Shirtless, drenched in beer, fists pumping in the air, one could see what the goal meant to Christian Pulisic. The American Dream made the Americans dream of glory, victory over their fiercest rivals and of much greater things to come. As he celebrated his match-winning penalty against Mexico in the CONCACAF Nations League final, those watching behind Chelsea-tinted glasses must have surely asked themselves, “will a solitary goal for his club mean as much to Pulisic ever?”
Pulisic is a unique player, unquestionably. His skillset is of an elite level; his quality on—and off—the ball stands out spectacularly on good days. However, his uniqueness isn’t just limited to what he brings to the table, it also extends to what is expected of him. Taking a prompt from Marvel Studios’ new series about the Norse god of mischief, Loki, he too is “burdened with glorious purpose.”
The United States of America is witnessing a Golden generation unlike any other. The stars have shone before, but perhaps never as brightly. Pulisic is the face of this new generation, one which the Americans hope will lead them towards substantial glory in 2026 when the World Cup returns to the States and its neighbors. The pressure on his young shoulders is plentiful.
Where does Chelsea figure into all this? For starters, it is its blue that Pulisic dons for nine out of twelve months each year—more or less. Moreover, Chelsea too expects the American to grow in stature as the years pass by and fill the void left by the departure of another trickster, Eden Hazard. But last season was a step back, rather than one forward, even if it ended in silverware. Therefore, we ask ourselves: where does Pulisic go from here, where can he improve, how can he be more impactful or, simply put, what next? These questions apply for both club and country.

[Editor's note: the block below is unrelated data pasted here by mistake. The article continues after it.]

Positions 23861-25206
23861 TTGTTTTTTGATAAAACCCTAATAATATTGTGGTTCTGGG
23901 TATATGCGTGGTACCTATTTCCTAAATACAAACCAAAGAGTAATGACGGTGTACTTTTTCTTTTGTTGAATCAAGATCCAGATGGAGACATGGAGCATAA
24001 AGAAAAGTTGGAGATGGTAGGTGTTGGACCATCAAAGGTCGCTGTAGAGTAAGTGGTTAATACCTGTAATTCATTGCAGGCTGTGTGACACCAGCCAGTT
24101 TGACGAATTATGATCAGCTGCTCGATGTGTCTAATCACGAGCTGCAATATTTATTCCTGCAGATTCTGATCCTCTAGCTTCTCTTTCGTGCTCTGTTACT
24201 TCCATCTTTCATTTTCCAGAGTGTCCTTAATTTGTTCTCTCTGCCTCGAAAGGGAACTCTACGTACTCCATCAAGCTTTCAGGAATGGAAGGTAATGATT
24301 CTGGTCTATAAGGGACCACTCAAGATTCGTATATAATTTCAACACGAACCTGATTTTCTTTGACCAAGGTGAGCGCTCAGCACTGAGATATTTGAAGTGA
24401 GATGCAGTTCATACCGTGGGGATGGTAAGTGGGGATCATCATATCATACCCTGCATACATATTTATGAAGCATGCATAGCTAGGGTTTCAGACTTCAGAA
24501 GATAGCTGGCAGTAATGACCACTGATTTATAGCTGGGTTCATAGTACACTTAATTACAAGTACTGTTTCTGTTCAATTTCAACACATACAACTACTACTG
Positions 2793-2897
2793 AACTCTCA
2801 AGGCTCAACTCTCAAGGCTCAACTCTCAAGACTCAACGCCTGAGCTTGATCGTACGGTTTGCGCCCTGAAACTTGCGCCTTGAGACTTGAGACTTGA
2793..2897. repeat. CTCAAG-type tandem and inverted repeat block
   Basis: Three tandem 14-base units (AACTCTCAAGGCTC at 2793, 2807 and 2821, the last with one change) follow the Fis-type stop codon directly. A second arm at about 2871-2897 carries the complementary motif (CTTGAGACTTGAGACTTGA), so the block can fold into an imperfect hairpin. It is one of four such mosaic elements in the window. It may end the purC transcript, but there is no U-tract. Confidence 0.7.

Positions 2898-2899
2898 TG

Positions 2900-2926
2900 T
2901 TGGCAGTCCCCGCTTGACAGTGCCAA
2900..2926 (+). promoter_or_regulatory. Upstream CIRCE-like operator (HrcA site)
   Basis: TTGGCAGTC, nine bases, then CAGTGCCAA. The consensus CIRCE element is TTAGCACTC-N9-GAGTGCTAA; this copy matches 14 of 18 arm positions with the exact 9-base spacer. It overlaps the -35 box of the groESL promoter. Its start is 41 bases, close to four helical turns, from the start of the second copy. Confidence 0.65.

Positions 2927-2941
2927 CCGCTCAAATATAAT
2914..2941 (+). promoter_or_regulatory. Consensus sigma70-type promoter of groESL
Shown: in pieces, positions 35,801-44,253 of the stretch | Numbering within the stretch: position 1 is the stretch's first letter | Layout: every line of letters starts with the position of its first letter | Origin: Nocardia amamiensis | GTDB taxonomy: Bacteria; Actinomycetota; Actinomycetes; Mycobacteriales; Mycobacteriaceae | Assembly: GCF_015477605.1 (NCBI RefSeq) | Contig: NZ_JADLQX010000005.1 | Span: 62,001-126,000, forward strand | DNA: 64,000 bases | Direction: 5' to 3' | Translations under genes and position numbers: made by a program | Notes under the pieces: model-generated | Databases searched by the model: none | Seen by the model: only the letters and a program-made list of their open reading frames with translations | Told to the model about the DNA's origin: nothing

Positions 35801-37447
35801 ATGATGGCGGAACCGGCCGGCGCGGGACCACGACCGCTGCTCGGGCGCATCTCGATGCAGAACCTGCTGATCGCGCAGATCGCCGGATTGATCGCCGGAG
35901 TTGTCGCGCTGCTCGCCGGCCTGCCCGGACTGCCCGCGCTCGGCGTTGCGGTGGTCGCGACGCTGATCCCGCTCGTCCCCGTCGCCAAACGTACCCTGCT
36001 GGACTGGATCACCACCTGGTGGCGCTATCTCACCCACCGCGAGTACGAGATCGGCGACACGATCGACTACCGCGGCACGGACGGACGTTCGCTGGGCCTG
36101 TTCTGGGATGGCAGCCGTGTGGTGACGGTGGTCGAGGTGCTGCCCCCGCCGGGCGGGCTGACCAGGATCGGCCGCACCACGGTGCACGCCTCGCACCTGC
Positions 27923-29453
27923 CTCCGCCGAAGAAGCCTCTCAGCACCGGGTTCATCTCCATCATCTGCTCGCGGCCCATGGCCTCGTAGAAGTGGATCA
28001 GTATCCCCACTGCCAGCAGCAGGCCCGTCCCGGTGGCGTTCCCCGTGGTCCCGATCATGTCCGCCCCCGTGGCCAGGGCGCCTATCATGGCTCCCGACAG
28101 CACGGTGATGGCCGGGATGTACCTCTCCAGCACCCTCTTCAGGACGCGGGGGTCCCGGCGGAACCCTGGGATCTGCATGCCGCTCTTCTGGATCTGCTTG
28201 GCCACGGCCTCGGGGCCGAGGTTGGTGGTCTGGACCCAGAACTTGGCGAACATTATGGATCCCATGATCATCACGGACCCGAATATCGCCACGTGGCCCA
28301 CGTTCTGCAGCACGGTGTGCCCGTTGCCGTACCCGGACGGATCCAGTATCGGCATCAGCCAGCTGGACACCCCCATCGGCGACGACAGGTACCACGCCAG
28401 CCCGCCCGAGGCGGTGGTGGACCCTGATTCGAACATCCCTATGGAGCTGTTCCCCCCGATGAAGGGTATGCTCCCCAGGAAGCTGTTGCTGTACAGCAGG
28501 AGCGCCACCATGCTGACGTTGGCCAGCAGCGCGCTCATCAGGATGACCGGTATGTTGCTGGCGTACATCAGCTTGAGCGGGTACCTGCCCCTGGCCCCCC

The past and the future
We’re taking a trip back in time to August 1, 2020. Chelsea is facing Arsenal in the FA Cup final, and after a closely contested first half, the score stands at 1-1. Pulisic has already found the net in the match once and is through on goal again in the early moments of the second half. He races towards Emi Martinez in the Arsenal goal, but something flips. Pulisic lets out a cry; he has pulled his hamstring, which would signal the end of his game and rule him out until October.
That, unfortunately, has been a trend so far with the American. He has been great in parts and injured in others. It is telling that despite signing for Chelsea ahead of the 2019/20 season, Pulisic has made just 52 appearances in the league out of a possible 76. Keeping himself fit at all times has definitely been a challenge, and the continuous cycle of injuries and recovery has certainly taken its toll on the youngster.
Breaking that 30-league games threshold should be No. 1 on the list of priorities for Pulisic, although that is a responsibility he shares with others—coaches, physios, nutritionists and so on. Still, there are plenty of improvements to be made to his game, not least to his finishing. Despite arriving in London just two years ago, the 2021/22 season could be a make-or-break opportunity for him.